French President Nicolas Sarkozy has a tight fight on his hands. He’ll be taking on the Socialist Party’s Francois Hollande in the elections next year. And he could struggle to get a second term.
The extreme right was in shambles under Jean-Marie Le Pen, the moderate left had failed in its bid to outflank Sarkozy’s populism and the minor parties lacked voting power.
Now nearly four years later, all that has changed, and Sarkozy’s chances are now much less certain.
Where it all went wrong
The future was bright for Sarkozy, his supporters confident in the certainty of a ten year term in government while his detractors braced themselves for right-wing government that was set to last.
Yet as he gained almost unchallenged hegemony, Sarkozy and his acolytes became their own worst enemies. After his election, he spent the night at one of the most exclusive nightclubs on the Champs Elysées, before escaping on a yacht owned by a billionaire friend.
From then on, he was internationally and unforgettably known as “President Bling-Bling”, a clear dint in his populist strategy.
This would be the first of many blunders and miscalculations.
Scandal after scandal
His attempts to appeal to the basest instincts of the French population, and particularly to the Front National (FN) voters, backfired.
He soon proved unable to keep his promises, embittering further those he had seduced and alienating the vast majority who did not recognise themselves in his nationalist politics.
Yet while Sarkozy revived hope in his opponents, their divisions seem to have so far prevented any plausible alternative to arise.
The Left’s failure to gain support
Despite its historic victory in the Senate election and the success of its primaries, the Parti Socialiste (PS) appears still incapable of offering a new vision and unable to shake the demons of its past.
Like the Labor Party in Australia, the Socialists have increasingly alienated their historical electorate in favour of middle-class voters.
Their failure to retain the interest of the lower classes of society resulted in the dramatic rise in abstention.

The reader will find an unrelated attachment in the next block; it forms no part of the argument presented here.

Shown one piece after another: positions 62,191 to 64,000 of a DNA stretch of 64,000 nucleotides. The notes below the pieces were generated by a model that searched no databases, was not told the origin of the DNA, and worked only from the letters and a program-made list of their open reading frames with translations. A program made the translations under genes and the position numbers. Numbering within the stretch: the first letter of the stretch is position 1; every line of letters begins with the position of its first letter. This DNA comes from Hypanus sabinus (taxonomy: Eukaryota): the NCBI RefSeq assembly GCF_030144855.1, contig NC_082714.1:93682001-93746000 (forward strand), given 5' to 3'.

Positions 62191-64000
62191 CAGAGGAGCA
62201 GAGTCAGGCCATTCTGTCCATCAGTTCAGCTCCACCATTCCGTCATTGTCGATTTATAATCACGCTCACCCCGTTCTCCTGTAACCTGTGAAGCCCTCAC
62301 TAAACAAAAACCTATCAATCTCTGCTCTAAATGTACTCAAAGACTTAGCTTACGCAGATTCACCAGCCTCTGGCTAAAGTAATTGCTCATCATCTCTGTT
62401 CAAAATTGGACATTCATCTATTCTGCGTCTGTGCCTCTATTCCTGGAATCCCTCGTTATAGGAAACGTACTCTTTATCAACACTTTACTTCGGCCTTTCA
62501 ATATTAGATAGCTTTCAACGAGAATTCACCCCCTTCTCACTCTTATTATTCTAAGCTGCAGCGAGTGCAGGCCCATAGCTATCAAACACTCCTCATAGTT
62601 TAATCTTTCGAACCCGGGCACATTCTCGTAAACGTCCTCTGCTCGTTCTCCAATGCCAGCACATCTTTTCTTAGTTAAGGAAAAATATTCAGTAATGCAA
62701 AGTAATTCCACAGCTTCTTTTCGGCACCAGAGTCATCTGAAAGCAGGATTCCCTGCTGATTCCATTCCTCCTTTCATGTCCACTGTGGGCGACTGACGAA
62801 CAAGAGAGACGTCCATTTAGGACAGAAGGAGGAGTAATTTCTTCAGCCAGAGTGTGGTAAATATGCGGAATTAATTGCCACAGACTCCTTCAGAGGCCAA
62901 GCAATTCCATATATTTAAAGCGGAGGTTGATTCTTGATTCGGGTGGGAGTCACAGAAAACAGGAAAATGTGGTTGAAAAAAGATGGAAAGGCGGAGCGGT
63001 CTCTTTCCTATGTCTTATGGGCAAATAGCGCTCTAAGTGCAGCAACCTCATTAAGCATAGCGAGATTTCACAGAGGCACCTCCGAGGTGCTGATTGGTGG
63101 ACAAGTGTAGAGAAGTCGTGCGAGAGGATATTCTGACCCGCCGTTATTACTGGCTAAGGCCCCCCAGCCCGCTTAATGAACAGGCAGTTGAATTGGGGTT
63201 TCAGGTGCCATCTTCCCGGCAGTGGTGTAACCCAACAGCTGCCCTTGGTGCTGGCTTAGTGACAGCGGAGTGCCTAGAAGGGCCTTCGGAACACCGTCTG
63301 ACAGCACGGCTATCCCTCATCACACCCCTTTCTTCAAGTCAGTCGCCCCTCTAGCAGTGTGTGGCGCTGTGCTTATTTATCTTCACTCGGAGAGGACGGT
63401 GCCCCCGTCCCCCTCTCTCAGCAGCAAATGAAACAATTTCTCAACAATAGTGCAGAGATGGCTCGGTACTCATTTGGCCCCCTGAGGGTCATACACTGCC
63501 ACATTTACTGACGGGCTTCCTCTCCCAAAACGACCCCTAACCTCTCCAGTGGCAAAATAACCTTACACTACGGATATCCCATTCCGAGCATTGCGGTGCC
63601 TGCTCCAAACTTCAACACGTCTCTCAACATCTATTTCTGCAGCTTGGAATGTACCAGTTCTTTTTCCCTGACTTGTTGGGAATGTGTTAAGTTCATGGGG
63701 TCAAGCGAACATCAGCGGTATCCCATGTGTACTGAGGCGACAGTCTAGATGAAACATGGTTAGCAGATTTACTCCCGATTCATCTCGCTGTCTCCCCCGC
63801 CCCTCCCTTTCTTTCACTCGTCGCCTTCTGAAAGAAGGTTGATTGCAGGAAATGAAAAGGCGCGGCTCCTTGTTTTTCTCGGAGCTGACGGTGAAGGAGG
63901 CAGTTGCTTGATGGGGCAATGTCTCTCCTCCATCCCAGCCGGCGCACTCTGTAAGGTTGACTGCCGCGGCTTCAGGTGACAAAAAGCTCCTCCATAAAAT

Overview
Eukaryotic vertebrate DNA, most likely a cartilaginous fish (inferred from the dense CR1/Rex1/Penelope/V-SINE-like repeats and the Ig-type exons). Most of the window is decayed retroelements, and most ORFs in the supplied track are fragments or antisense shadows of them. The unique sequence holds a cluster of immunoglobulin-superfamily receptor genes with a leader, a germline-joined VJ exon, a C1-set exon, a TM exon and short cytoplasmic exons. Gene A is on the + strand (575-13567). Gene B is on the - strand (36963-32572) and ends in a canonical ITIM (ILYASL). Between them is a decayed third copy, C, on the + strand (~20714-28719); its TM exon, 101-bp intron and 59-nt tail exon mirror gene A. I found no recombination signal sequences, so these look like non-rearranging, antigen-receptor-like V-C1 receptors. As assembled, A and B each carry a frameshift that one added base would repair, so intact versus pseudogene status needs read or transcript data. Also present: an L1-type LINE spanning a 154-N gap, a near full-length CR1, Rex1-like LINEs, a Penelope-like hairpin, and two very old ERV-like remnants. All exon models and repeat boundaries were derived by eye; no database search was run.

The Dominique-Strauss Kahn scandal
Yet until recently there was hope for the Parti Socialiste as Sarkozy himself allowed Dominique Strauss-Kahn (DSK) to gain international prominence by supporting his appointment as head of the IMF.
In the past year, many became confident in DSK’s ability to beat Sarkozy and become the next French president. Needless to say, the Strauss-Kahn’s scandal, where he was accused of sexually assaulted a hotel maid in New York and then acquitted, was a disaster for the Socialists.
Who else is Left?
Despite the loss of its most charismatic candidate, the first round of the Socialist Party’s primaries was a great success with more than two million people making their way to the booths for the first round on October 9.
The first US-style primaries ever organised in France were set to decide who would be the Socialist candidate between three favourites, Monsieur Hollande, Martine Aubry and 2007 presidential candidate Ségolène Royal.
Hollande’s eventual cruise to victory was not without its surprises, including Royal’s dip in popularity (7%) and the success of the most left-wing candidate, Arnaud Montebourg, who obtained up to 17% of the vote in the first round.
This could have been anticipated as many Socialist supporters have grown increasingly frustrated at the centrist approach taken by their party since the 1980s.